This Southwest Washington community has long been reserved for 55-and-older retirees, but recent rulings by a federal court judge have imperiled that status - and worsened tensions in the tiny, unincorporated town.
U.S. District Judge Benjamin Settle in Tacoma ruled in June that Ryderwood has violated the Fair Housing Act by discriminating against families with young children, and this month he issued an injunction ordering Ryderwood to stop enforcing the age restriction and to stop advertising itself as a 55-and-older community.
The Daily News of Longview reports that the rulings have contributed to a worsening rift in the 270-home town, located at the end of State Highway 506 in Cowlitz County.
The lawsuit was brought by about 50 residents who wanted to be able to sell their homes to anyone - not just to older people - and opponents of the age restriction say they've been harassed.
One plaintiff, Chuck Weaver, 68, said his tires have been slashed at least four times and he's put up a fence to protect his property. Deborah Balvage said she's been cursed at and threatened.
One plaintiffs' supporter told the Cowlitz County sheriff's office that a mutilated rabbit was hurled against his garage door in June and that another was thrown over his fence in retaliation for his views.
"I can't tell you how many times I've been threatened to be stabbed, murdered and taken out. It gets comical after a while," Weaver said, adding that the town's residents are battling simply because they're bored and frustrated.
Ryderwood was started as a logging town in the 1920s so timber workers could live with their wives and children instead of in men-only camps deep in the woods. It was converted to an unincorporated retirement community in the mid-1950s.
Residents pay dues to the Ryderwood Improvement and Service Association, which denies breaking the law and claims that it meets federal requirements for an exception to the Fair Housing Act known as the Housing for Older Persons Act. The association has appealed Settle's decision that it did not meet those requirements.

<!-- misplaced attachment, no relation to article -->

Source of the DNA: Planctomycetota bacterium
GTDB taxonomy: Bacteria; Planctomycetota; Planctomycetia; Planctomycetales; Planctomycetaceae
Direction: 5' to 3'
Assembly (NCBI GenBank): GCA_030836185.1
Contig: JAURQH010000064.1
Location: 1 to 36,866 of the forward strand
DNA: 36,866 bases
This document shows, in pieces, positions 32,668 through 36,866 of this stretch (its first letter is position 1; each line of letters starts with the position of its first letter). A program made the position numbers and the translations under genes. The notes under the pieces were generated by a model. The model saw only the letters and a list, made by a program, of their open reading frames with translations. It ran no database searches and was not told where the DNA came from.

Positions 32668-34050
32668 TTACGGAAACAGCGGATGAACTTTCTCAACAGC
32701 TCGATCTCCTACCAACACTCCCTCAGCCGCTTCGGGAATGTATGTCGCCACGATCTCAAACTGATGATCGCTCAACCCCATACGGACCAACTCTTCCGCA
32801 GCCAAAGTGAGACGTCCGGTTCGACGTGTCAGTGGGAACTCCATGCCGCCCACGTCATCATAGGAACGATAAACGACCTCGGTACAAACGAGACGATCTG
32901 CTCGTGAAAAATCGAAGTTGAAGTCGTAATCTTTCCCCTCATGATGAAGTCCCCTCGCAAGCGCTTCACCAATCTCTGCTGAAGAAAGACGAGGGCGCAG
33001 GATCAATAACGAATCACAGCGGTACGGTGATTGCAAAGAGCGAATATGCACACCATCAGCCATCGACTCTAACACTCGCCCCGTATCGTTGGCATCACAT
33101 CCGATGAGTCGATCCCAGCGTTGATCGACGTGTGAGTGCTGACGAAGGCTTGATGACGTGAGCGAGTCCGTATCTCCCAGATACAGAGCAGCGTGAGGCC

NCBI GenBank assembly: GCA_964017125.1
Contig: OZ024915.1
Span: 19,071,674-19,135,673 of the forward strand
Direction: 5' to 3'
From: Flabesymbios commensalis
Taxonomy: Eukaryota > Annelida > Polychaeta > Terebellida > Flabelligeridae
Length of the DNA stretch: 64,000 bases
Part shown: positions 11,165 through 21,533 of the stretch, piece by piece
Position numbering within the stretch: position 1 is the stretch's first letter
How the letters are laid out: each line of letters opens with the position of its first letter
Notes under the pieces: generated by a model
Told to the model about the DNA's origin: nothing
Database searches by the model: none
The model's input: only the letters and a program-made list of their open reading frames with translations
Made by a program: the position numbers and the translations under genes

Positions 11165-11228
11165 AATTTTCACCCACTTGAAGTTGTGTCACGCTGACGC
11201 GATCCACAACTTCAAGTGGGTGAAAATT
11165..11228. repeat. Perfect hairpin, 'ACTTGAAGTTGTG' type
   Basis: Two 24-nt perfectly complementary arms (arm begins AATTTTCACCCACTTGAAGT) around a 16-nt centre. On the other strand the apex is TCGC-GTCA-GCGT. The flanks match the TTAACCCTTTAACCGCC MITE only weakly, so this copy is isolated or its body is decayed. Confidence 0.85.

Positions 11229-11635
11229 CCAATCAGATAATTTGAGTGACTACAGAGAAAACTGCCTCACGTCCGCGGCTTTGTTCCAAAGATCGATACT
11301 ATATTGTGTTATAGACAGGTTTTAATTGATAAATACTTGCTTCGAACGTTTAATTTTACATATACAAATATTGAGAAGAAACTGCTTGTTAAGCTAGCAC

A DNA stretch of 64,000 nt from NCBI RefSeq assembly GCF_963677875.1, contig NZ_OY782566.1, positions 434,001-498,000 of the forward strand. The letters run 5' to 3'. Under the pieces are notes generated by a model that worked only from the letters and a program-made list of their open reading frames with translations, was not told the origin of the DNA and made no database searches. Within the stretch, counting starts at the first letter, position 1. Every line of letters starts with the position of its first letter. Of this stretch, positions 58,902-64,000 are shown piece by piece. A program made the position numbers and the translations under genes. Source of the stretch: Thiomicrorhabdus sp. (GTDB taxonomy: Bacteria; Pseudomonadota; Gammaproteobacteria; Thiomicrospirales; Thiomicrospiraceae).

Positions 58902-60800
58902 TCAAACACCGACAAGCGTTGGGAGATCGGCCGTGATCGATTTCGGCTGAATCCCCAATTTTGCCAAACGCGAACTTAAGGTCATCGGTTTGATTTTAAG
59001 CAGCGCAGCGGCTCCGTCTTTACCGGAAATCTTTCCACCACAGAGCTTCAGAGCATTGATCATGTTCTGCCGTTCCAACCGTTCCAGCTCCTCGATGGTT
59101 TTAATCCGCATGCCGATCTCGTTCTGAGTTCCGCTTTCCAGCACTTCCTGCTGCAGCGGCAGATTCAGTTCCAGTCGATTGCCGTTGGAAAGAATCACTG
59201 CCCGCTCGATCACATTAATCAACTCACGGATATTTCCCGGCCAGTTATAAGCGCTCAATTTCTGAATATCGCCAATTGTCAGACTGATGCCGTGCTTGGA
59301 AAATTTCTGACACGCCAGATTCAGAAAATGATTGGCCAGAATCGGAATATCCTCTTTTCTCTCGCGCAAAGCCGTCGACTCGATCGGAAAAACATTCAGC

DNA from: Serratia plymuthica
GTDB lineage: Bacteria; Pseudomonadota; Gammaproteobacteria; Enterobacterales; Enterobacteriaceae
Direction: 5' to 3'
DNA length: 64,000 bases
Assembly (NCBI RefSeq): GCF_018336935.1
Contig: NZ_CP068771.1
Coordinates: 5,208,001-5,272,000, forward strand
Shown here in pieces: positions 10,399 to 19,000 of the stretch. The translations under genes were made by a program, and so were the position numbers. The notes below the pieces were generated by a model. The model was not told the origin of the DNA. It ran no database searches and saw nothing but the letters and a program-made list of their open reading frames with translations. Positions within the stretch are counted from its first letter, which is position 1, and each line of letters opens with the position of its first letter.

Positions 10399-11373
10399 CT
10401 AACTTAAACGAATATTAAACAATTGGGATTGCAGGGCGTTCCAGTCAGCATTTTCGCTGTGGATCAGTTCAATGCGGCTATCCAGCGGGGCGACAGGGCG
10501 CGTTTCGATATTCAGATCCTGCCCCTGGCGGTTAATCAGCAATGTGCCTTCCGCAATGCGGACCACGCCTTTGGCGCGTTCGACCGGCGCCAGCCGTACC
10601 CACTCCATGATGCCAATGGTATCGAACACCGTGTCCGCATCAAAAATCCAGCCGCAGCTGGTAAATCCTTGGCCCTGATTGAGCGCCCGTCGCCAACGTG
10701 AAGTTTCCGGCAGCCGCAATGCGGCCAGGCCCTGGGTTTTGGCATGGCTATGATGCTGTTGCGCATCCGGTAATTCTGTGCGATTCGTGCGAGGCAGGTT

Weaver moved to Ryderwood from Olympia nearly five years ago because he wanted to live in a central location near his yacht, which is moored in Olympia, and Interstate 5, where he and his wife cruise in their RV. He said he quickly became bored and decided to leave, but confronted the age-restriction issue when he attempted to sell his home.
Association President Don Barnes said most people in Ryderwood can't understand why Weaver and the others bought their homes knowing the community was reserved for people 55 and older.
He insisted complaints of harassment are invented or at least overblown.
"I don't know of a single incidence where any of those people were harassed, intimidated or bullied," he said.
Carole Stine, 73, who has lived in Ryderwood since 2003 and supports the association. She told the newspaper that the town's residents shouldn't have to "worry about being run over by kids on bicycles."
"I love Ryderwood. I like my neighbors. I know that there's always somebody who's going to watch out for me. I know that if my blinds aren't open at some point during the day, somebody will call," she said. "You would not believe how generous residents are when there is a need."
Yet, she told the newspaper, "There is an undercurrent in town. If we lose our case and lose our 55-and-older community, I don't know what's going to happen."